Rural electrification is to get the highest capital investment from the Federal Government in the power sector in 2022, as N114.64bn has been appropriated for it.
An analysis of the 2022 Appropriation Bill that was presented to the National Assembly recently shows that the government plans to spend more in providing electricity in rural areas than in other arms of the power chain next year.
In the bill, the government appropriated N104.18bn for capital projects under the Transmission Company of Nigeria, while N74.23bn was budgeted for projects to be handled by the headquarters of the Federal Ministry of Power.
Electricity transmission, unlike the distribution and generation segments of the industry, is still under the control of the Federal Government and is being managed by the TCN.
Power generation and distribution companies generate and distribute electricity respectively, as the firms handling these functions were officially privatised in November 2013.
Out of the total allocation of N301.26bn for the Federal Ministry of Power in the 2022 budget, the sum of N4.87bn, N1.36bn and N294.99bn were appropriated for personnel, overhead and capital projects respectively.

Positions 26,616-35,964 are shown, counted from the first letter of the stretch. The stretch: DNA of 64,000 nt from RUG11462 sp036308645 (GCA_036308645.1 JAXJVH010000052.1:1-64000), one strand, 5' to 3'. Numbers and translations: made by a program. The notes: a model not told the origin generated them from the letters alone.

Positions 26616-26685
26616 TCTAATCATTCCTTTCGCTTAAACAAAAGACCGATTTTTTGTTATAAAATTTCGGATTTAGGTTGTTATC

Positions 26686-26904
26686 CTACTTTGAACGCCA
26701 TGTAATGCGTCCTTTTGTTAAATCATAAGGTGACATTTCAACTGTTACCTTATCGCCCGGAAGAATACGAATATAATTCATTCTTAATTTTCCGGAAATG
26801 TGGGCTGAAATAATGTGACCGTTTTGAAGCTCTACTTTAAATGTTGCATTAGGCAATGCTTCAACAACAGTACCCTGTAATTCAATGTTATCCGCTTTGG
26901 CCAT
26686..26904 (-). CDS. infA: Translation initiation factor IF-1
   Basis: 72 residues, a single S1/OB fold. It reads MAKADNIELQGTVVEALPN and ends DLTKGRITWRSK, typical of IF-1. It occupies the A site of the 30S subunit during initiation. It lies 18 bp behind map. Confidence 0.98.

Rural electrification got the highest appropriation for capital projects, accounting for 38.86 per cent of the entire capital budget for the power ministry in the coming year.
The Federal Government has been partnering multilateral donor agencies to fund the electrification of rural communities across the country.
It, for instance, announced in August that the World Bank and the African Development Bank were supporting off-grid power development projects in Nigeria with $500m.
The government, through its Rural Electrification Agency and the Nigeria Electrification Project, stated that the fund was being used in the implementation of the various power development programmes.
REA provides off-grid solutions to bridge electricity gap in unserved and underserved rural communities and healthcare centres in Nigeria, with financial support from the World Bank and AfDB.
NEP is a private sector driven project that provides grant subsidies under its solar hybrid mini-grids, standalone solar home systems and productive use appliance components to bridge the access to electrification gap.
“A total sum of $550m was provided by both the World Bank and African Development Bank as support for the implementation of the off-grid solution, projects with $213m for the mini-grid components of both the World Bank and AfDB,” the Communications Specialist, NEP, Ahmed Abubakar, had stated.